32. Zhang, Anming & Zhang, Yimin & Zhao, Ronald, 2003. "A study of the R&D efficiency and productivity of Chinese firms," Journal of Comparative Economics, Elsevier, vol. 31(3), pages 444-464, September.
    33. Banerjee, Abhijit V. & Duflo, Esther, 2005. "Growth Theory through the Lens of Development Economics," Handbook of Economic Growth, in: Philippe Aghion & Steven Durlauf (ed.), Handbook of Economic Growth, edition 1, volume 1, chapter 7, pages 473-552, Elsevier.
    34. Miaojie Yu, 2015. "Processing Trade, Tariff Reductions and Firm Productivity: Evidence from Chinese Firms," Economic Journal, Royal Economic Society, vol. 125(585), pages 943-988, June.
    35. Greenwood, Jeremy & Krusell, Per, 2007. "Growth accounting with investment-specific technological progress: A discussion of two approaches," Journal of Monetary Economics, Elsevier, vol. 54(4), pages 1300-1310, May.
    Full references (including those not matched with items on IDEAS)

    Citations

    Citations are extracted by the CitEc Project, subscribe to its RSS feed for this item.
    as


    Cited by:

    1. Laiqun Jin & Changwei Mo & Bochao Zhang & Bing Yu, 2018. "What Is the Focus of Structural Reform in China?—Comparison of the Factor Misallocation Degree within the Manufacturing Industry with a Unified Model," Sustainability, MDPI, Open Access Journal, vol. 10(11), pages 1-19, November.
    2. Abdol Majid Saadat Nezhad & Tahmoures Sohrabi & Nasrollah Shadnoosh & Abbas Toloie Eshlaghy, 2017. "A New Approach to Challenges of Venture Capital in Financing the Industrial Clusters through Cooperative Models and Venture Funds in Iran," International Journal of Economics and Financial Issues, Econjournals, vol. 7(6), pages 111-119.

    Most related items

    These are the items that most often cite the same works as this one and are cited by the same works as this one.
    1. Neira, Julian, 2019. "Bankruptcy and cross-country differences in productivity," Journal of Economic Behavior & Organization, Elsevier, vol. 157(C), pages 359-381.
    2. Toni M. Whited & Jake Zhao, 2015. "Capital Structure Misallocation," Department of Economics Working Papers 15-05, Stony Brook University, Department of Economics.
    3. Wu, Guiying Laura, 2018. "Capital misallocation in China: Financial frictions or policy distortions?," Journal of Development Economics, Elsevier, vol. 130(C), pages 203-223.
    4. Diego Restuccia & Richard Rogerson, 2017. "The Causes and Costs of Misallocation," Journal of Economic Perspectives, American Economic Association, vol. 31(3), pages 151-174, Summer.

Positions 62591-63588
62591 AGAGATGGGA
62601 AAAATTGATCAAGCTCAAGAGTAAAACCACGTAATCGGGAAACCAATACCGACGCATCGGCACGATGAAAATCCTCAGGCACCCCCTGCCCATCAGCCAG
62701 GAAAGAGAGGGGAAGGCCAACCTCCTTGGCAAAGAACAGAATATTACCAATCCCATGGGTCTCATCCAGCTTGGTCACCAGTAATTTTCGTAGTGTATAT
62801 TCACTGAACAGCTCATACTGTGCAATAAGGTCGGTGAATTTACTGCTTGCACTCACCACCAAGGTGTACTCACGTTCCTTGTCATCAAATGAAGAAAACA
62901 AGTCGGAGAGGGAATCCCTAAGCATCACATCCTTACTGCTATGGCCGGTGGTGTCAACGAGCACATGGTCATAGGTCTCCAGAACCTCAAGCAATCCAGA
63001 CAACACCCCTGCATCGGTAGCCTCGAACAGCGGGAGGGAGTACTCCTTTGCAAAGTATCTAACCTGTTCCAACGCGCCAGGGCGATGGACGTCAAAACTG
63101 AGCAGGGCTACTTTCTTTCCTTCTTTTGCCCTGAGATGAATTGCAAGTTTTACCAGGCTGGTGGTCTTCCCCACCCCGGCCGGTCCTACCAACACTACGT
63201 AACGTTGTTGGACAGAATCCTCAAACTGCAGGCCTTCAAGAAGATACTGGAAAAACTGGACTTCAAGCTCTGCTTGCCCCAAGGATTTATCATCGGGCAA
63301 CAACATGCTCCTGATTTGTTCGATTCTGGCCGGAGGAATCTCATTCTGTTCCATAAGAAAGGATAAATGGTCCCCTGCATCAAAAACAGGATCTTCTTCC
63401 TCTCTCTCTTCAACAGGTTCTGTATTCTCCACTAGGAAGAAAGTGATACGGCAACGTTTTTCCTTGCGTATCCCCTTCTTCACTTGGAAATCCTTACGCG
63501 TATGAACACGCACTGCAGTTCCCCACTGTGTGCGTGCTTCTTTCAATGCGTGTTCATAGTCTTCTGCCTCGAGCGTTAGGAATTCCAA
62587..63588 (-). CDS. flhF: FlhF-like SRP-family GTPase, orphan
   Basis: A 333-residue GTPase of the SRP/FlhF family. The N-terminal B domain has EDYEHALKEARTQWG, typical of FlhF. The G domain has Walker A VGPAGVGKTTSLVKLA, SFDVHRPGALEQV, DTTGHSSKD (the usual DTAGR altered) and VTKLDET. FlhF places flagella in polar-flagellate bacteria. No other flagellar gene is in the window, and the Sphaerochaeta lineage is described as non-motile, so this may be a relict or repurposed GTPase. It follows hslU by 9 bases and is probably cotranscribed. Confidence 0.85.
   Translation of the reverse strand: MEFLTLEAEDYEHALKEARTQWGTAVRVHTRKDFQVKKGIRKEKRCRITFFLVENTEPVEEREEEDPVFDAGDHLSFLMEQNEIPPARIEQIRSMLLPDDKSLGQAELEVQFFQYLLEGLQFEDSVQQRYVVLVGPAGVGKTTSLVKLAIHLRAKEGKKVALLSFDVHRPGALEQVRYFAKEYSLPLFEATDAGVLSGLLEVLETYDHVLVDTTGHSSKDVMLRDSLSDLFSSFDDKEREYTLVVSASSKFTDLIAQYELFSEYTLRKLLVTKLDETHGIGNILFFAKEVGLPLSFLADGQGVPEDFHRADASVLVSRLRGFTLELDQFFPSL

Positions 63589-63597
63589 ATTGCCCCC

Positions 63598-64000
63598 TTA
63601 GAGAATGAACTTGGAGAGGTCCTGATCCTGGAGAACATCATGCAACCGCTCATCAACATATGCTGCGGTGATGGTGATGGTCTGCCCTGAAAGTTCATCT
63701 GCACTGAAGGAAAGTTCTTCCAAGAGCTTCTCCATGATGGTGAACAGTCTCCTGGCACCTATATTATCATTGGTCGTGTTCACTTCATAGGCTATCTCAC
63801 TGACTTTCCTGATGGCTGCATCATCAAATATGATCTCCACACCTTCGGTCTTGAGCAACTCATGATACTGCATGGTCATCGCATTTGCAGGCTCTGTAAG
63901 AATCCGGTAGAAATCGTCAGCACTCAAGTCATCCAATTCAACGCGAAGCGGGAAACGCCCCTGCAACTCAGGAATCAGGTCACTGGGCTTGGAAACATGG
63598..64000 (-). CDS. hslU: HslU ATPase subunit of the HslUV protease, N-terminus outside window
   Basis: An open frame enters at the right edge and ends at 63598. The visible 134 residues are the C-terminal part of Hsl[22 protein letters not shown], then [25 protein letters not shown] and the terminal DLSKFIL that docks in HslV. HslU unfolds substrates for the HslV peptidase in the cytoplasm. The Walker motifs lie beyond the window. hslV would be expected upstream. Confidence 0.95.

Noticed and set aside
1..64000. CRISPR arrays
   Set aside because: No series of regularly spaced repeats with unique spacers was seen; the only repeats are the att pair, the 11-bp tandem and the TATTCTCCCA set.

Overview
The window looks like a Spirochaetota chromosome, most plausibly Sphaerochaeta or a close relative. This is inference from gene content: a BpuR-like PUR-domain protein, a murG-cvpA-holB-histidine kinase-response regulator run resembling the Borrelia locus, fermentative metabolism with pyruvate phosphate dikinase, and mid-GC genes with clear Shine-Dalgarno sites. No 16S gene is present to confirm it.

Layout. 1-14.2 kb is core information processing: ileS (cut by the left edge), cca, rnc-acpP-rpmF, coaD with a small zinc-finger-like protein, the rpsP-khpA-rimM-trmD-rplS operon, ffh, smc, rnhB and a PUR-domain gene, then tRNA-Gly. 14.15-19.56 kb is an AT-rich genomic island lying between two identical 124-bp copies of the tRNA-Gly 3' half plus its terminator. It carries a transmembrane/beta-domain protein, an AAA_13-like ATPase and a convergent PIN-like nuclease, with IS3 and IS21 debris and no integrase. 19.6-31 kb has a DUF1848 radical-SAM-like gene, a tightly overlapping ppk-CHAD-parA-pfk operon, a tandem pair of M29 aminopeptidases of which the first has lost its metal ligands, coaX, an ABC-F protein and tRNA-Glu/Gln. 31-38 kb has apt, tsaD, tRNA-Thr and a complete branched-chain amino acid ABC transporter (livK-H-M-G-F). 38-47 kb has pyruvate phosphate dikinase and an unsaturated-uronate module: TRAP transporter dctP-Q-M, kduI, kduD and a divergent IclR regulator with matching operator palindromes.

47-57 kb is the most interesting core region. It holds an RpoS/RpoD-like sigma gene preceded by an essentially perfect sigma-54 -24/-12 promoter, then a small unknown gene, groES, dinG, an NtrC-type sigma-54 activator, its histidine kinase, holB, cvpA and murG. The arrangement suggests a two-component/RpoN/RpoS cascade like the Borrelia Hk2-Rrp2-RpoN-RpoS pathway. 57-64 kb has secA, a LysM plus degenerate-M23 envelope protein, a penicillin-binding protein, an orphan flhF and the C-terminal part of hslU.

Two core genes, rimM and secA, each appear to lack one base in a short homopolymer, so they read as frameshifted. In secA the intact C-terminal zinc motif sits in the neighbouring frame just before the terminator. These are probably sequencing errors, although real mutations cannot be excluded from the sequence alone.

5. Hill, Enoch & Perez-Reyna, David, 2017. "Financial development and occupational choice," Journal of Macroeconomics, Elsevier, vol. 54(PB), pages 393-409.
    6. Diego Restuccia & Richard Rogerson, 2013. "Misallocation and productivity," Review of Economic Dynamics, Elsevier for the Society for Economic Dynamics, vol. 16(1), pages 1-10, January.
    7. Burak R. Uras & Ping Wang, 2017. "Production Flexibility, Misallocation and Total Factor Productivity," NBER Working Papers 23970, National Bureau of Economic Research, Inc.
    8. Luis Garicano & Claire Lelarge & John Van Reenen, 2016. "Firm Size Distortions and the Productivity Distribution: Evidence from France," American Economic Review, American Economic Association, vol. 106(11), pages 3439-3479, November.
    9. In Hwan Jo & Tatsuro Senga, 2019. "Aggregate Consequences of Credit Subsidy Policies: Firm Dynamics and Misallocation," Review of Economic Dynamics, Elsevier for the Society for Economic Dynamics, vol. 32, pages 68-93, April.
    10. Ranasinghe, Ashantha, 2017. "Property rights, extortion and the misallocation of talent," European Economic Review, Elsevier, vol. 98(C), pages 86-110.
    11. Granda, Catalina & Hamann, Franz & Tamayo, Cesar E., 2019. "Credit and saving constraints in general equilibrium: A quantitative exploration," Journal of Development Economics, Elsevier, vol. 140(C), pages 302-319.
    12. T. Libert, 2017. "Misallocation Before, During and After the Great Recession," Working papers 658, Banque de France.